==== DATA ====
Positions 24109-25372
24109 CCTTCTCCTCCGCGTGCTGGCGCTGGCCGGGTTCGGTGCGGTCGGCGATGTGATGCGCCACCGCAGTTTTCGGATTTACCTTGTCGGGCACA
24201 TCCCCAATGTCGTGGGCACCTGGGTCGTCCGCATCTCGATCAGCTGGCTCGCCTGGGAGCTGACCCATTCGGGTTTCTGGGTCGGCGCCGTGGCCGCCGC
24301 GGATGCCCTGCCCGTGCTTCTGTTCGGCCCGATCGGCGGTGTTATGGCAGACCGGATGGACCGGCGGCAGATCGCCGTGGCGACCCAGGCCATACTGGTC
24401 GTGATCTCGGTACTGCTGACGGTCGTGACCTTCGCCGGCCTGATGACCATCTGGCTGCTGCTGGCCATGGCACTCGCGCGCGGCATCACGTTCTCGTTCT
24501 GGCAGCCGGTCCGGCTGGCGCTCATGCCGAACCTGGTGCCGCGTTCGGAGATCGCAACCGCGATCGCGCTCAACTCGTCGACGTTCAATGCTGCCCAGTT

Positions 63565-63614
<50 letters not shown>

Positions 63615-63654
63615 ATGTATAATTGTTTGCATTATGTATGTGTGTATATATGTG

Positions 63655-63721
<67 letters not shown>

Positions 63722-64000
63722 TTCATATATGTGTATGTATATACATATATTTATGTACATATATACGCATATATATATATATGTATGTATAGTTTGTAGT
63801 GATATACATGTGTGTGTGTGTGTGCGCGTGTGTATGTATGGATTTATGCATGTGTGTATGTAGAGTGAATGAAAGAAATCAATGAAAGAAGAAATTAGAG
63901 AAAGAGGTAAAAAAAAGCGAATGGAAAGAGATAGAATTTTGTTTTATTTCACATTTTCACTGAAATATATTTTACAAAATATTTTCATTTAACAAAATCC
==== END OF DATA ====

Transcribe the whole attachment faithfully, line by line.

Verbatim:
Positions 24109-25372
24109 CCTTCTCCTCCGCGTGCTGGCGCTGGCCGGGTTCGGTGCGGTCGGCGATGTGATGCGCCACCGCAGTTTTCGGATTTACCTTGTCGGGCACA
24201 TCCCCAATGTCGTGGGCACCTGGGTCGTCCGCATCTCGATCAGCTGGCTCGCCTGGGAGCTGACCCATTCGGGTTTCTGGGTCGGCGCCGTGGCCGCCGC
24301 GGATGCCCTGCCCGTGCTTCTGTTCGGCCCGATCGGCGGTGTTATGGCAGACCGGATGGACCGGCGGCAGATCGCCGTGGCGACCCAGGCCATACTGGTC
24401 GTGATCTCGGTACTGCTGACGGTCGTGACCTTCGCCGGCCTGATGACCATCTGGCTGCTGCTGGCCATGGCACTCGCGCGCGGCATCACGTTCTCGTTCT
24501 GGCAGCCGGTCCGGCTGGCGCTCATGCCGAACCTGGTGCCGCGTTCGGAGATCGCAACCGCGATCGCGCTCAACTCGTCGACGTTCAATGCTGCCCAGTT

Positions 63565-63614
<50 letters not shown>

Positions 63615-63654
63615 ATGTATAATTGTTTGCATTATGTATGTGTGTATATATGTG

Positions 63655-63721
<67 letters not shown>

Positions 63722-64000
63722 TTCATATATGTGTATGTATATACATATATTTATGTACATATATACGCATATATATATATATGTATGTATAGTTTGTAGT
63801 GATATACATGTGTGTGTGTGTGTGCGCGTGTGTATGTATGGATTTATGCATGTGTGTATGTAGAGTGAATGAAAGAAATCAATGAAAGAAGAAATTAGAG
63901 AAAGAGGTAAAAAAAAGCGAATGGAAAGAGATAGAATTTTGTTTTATTTCACATTTTCACTGAAATATATTTTACAAAATATTTTCATTTAACAAAATCC